NSF/B. Gudbjartsson, IceCube Collaboration
Published: February 24, 2011
Floating around us at all times, there are tiny subatomic particles moving so fast it's nearly impossible to detect them. Scientists believe that these ghostly particles, called neutrinos, might even be able to pass straight through earth without ever running into another atom. Determined to trace these elusive neutrinos, researches in Antarctica have built a contraption to do just that: The IceCube Neutrino Observatory.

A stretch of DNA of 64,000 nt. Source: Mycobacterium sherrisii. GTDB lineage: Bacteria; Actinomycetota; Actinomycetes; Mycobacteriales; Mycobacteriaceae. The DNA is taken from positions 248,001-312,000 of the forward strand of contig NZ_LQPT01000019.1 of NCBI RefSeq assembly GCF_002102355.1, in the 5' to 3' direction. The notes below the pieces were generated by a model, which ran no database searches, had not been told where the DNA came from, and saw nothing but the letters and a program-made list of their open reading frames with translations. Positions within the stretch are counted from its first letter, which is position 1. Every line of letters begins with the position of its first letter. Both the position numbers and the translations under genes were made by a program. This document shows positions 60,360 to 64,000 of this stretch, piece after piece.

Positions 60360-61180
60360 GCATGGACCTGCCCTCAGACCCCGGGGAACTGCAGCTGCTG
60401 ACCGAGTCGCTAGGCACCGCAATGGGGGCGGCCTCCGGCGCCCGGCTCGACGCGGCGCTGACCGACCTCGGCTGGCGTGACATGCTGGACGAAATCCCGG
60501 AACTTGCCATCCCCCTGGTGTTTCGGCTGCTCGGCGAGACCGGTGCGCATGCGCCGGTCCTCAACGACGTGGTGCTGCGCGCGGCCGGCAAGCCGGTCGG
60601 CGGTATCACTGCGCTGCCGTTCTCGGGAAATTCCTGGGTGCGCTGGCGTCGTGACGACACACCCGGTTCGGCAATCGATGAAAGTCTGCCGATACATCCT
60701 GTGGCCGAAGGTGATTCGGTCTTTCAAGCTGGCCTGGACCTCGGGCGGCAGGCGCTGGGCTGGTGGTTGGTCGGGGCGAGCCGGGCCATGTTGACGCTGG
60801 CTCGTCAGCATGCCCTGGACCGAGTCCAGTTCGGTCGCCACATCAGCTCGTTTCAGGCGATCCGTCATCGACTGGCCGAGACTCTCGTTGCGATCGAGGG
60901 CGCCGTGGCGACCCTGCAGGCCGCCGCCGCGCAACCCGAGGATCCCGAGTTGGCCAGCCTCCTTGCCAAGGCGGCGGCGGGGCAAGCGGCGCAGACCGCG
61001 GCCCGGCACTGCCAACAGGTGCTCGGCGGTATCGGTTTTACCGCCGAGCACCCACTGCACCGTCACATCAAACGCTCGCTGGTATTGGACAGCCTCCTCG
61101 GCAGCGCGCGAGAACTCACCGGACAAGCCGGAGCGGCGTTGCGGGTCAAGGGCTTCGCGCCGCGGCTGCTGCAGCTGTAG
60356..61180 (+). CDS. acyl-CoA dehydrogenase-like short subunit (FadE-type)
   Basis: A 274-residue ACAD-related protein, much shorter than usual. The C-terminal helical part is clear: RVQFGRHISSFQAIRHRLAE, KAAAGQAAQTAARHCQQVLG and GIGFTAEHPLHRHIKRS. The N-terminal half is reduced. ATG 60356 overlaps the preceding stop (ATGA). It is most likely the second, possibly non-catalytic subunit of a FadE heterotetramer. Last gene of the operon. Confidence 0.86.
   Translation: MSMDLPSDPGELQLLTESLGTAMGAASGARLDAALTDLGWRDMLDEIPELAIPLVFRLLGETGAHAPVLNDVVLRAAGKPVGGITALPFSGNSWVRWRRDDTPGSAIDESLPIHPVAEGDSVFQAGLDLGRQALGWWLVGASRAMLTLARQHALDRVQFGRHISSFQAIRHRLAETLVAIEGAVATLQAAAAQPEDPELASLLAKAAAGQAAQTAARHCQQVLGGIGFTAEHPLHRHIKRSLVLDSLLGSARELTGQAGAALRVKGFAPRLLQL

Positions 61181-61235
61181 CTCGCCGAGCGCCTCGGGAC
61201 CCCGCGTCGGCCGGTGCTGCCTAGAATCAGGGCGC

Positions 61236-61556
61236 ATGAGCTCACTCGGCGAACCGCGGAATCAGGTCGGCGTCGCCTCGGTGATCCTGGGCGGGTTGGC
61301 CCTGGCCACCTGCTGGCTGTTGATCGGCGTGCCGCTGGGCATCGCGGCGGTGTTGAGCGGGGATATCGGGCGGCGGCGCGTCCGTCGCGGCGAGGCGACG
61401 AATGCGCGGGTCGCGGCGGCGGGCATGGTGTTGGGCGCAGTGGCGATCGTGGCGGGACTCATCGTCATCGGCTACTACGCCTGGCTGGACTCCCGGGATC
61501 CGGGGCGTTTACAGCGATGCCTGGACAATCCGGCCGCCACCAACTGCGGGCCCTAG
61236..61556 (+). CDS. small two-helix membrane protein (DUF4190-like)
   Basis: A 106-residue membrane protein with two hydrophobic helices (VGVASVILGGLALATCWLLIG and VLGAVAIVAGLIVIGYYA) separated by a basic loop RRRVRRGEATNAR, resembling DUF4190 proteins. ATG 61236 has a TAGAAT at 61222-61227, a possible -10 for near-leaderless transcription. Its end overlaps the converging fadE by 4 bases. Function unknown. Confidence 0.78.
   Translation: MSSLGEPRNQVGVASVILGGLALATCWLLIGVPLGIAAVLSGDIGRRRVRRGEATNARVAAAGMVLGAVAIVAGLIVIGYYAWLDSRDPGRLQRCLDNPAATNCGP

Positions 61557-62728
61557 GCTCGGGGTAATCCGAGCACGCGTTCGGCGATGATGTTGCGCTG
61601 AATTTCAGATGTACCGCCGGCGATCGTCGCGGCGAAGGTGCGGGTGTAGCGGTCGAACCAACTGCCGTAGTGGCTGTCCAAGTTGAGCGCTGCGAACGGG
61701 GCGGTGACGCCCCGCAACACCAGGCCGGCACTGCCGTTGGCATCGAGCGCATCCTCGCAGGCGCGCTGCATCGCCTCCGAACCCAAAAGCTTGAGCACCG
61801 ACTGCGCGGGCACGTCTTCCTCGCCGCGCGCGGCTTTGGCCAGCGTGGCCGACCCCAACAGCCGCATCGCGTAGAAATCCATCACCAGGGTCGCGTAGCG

In December, technicians finished installing more than 5,000 light-detectors deep in the ice below the South Pole. On the rare occasion when a neutrino collides with an atom in the ice, it will produce a flash of light that these detectors can record. Over time, astronomers can study these neutrino flashes to learn about the black holes, exploding stars and other exotic places in the universe where the neutrinos originated.
While diving into the world of neutrino science, we discovered the eerie sci-fi-ish world of neutrino detectors. These Kubrick-esque detectors can be filled with water, ice, chlorine, gallium and thousands of phototubes waiting for a reaction to occur between an otherworldly neutrino and boring old normal particle. [Copyright 2013 NPR]